And so it is that Amber Rudd has announced a new Home Office team to help resolve the status of the people in question, the waiving of fees, a halt to deportations (if any have taken place) and a review of any that have taken place (ditto). The Home Secretary hopes to resolve any cases within two weeks. This looks ambitious if 50,000 people are potentially affected. The Home Office’s default position will be accept applications. Its new motto, to borrow one from Archie Norman’s days at ASDA, seems to be “happy to help”. Fearful Windrush children, without documents through no fault of their own, may still be reluctant to come forward.
If the Home Office could scramble this effort together yesterday, why couldn’t it have done so last week, when a head of steam was gathering? Why did Number Ten refuse a meeting with the Commonwealth heads of government? This takes all concerned into the territory of blame-mongering – scarcely surprisingly after the treatment of people with settled status, at the very least, as though they were illegal entrants. It is clear that Downing Street doesn’t have the bandwidth to get across two crises at once: it has been consumed by the Syrian one. But Theresa May is no longer running the Home Office day-to-day; nor, in our view, did the “hostile environment” make the Windrush injustices inevitable. This takes one to Caroline Nokes and Amber Rudd. It is a peculiarity of the Prime Minister’s Cabinet that the immigration minister has the right to attend. But although Nokes is a senior minister, and until yesterday was leading on the issue, writing in the Voice and seeking to soote anxious Tory colleagues, she isn’t in charge of the department.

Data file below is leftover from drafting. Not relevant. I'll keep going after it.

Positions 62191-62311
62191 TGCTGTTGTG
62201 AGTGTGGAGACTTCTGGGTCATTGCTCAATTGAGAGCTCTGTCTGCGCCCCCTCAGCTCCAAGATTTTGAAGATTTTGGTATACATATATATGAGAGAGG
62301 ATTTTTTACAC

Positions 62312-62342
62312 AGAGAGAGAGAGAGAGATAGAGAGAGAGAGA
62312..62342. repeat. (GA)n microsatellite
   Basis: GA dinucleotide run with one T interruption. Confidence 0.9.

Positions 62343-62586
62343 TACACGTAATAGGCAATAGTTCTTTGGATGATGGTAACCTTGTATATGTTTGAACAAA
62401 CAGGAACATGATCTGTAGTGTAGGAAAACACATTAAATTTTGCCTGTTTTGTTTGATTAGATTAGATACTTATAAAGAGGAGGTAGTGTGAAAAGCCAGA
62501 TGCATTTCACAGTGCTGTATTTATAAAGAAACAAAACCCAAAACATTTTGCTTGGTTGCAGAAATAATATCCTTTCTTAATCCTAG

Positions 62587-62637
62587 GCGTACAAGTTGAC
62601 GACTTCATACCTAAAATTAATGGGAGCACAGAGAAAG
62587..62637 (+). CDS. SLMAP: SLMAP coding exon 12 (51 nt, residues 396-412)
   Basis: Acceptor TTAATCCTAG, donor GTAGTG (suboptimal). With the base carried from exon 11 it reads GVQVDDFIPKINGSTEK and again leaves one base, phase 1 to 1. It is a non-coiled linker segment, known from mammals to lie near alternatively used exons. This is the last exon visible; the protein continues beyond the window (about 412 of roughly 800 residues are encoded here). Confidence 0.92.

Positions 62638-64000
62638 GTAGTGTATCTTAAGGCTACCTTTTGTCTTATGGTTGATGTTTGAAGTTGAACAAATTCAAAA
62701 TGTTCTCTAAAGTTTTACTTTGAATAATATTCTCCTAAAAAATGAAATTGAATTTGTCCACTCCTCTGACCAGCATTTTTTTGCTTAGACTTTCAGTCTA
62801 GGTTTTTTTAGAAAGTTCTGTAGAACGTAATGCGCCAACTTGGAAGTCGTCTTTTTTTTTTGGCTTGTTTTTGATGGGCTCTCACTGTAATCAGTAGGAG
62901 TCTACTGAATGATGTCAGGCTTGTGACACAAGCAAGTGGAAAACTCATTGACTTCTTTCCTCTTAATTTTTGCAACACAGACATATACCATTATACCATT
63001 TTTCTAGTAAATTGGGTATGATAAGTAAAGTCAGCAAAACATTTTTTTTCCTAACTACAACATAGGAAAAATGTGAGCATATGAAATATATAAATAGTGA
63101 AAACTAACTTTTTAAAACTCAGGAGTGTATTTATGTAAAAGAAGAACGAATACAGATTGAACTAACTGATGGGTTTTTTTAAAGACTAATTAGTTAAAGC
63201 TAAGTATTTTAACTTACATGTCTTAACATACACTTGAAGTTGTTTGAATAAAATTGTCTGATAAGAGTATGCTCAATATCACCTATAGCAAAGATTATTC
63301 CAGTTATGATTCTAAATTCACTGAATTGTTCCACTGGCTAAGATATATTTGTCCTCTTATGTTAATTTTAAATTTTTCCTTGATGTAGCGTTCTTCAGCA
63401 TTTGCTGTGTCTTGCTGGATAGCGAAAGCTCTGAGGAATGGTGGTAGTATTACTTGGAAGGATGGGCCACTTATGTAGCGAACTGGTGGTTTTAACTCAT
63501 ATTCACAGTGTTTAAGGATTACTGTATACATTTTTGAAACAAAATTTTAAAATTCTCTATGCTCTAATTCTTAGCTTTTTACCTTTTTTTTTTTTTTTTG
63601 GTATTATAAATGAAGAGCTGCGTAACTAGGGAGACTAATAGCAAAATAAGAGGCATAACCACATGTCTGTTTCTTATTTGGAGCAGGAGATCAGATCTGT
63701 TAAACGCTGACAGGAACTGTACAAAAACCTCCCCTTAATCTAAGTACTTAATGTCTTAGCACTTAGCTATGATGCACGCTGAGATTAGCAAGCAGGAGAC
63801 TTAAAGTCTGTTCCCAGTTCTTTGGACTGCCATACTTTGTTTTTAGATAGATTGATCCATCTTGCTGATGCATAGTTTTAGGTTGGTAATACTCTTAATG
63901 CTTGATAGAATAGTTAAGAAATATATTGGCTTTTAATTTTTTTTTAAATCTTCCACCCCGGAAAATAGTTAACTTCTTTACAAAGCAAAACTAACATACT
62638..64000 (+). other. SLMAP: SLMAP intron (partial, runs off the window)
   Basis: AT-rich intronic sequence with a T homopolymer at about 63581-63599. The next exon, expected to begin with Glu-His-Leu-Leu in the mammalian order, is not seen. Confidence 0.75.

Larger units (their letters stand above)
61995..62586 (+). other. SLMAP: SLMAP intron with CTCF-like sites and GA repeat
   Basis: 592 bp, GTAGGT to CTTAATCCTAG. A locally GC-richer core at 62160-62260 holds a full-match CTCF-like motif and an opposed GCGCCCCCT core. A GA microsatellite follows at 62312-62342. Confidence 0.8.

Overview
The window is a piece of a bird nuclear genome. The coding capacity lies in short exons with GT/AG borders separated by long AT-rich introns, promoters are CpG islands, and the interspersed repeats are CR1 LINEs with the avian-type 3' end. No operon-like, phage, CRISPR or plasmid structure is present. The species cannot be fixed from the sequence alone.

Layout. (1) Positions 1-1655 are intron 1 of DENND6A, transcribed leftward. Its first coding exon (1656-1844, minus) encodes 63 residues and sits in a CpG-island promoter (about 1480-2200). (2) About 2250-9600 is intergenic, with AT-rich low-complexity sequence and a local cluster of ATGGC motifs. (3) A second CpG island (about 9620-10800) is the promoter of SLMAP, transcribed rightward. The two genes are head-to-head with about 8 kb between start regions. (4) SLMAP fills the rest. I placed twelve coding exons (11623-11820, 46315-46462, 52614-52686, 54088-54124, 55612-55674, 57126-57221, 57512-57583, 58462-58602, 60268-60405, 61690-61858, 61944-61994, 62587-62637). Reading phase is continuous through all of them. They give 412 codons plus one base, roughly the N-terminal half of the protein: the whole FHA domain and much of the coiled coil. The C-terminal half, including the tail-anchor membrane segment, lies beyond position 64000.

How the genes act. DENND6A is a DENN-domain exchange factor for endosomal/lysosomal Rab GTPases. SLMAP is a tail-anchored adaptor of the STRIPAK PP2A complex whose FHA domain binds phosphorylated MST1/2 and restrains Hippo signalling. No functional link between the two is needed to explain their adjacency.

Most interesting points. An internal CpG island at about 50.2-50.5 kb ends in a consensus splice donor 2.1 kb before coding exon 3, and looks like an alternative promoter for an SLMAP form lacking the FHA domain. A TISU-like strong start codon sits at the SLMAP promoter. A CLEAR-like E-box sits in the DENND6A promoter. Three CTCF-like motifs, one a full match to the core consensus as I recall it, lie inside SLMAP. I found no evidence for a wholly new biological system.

Which brings us to Amber Rudd. Her predecessor was an immigration conservative, preoccupied with reducing net migration (in which she was unsuccessful). Rudd herself has liberal instincts on the issue, with a natural inclination to see it through the lens of business. She must live in the shadow of a Prime Minister who was the longest-serving Home Secretary in modern times. This is difficult for all concerned. She said yesterday in the Commons that “the Home Office has become too concerned with policy and strategy and lost sight of the individual”. A frustrated Home Secretary was taking a swipe at the Prime Minister. That doesn’t bode well.
There is no post-Brexit immigration policy yet – which makes her a target for the more distrustful Leavers. But the Windrush debacle has been less about policy than practice. Last week, we contrasted the slow-movingness of the Home Office on violent crime with the quicksilver inventiveness of the Environment Secretary. For a second week, Rudd has been caught off-balance. May kept astride the Home Office tiger through relentless, grinding work – plus the ruthless deflection of blame – and fearsome, dedicated SpAds: the Nick Timothy-Fiona Hill duo, plus Will Tanner, Alex Dawson and Stephen Parkinson. If Rudd can’t do the same, she risks being eaten.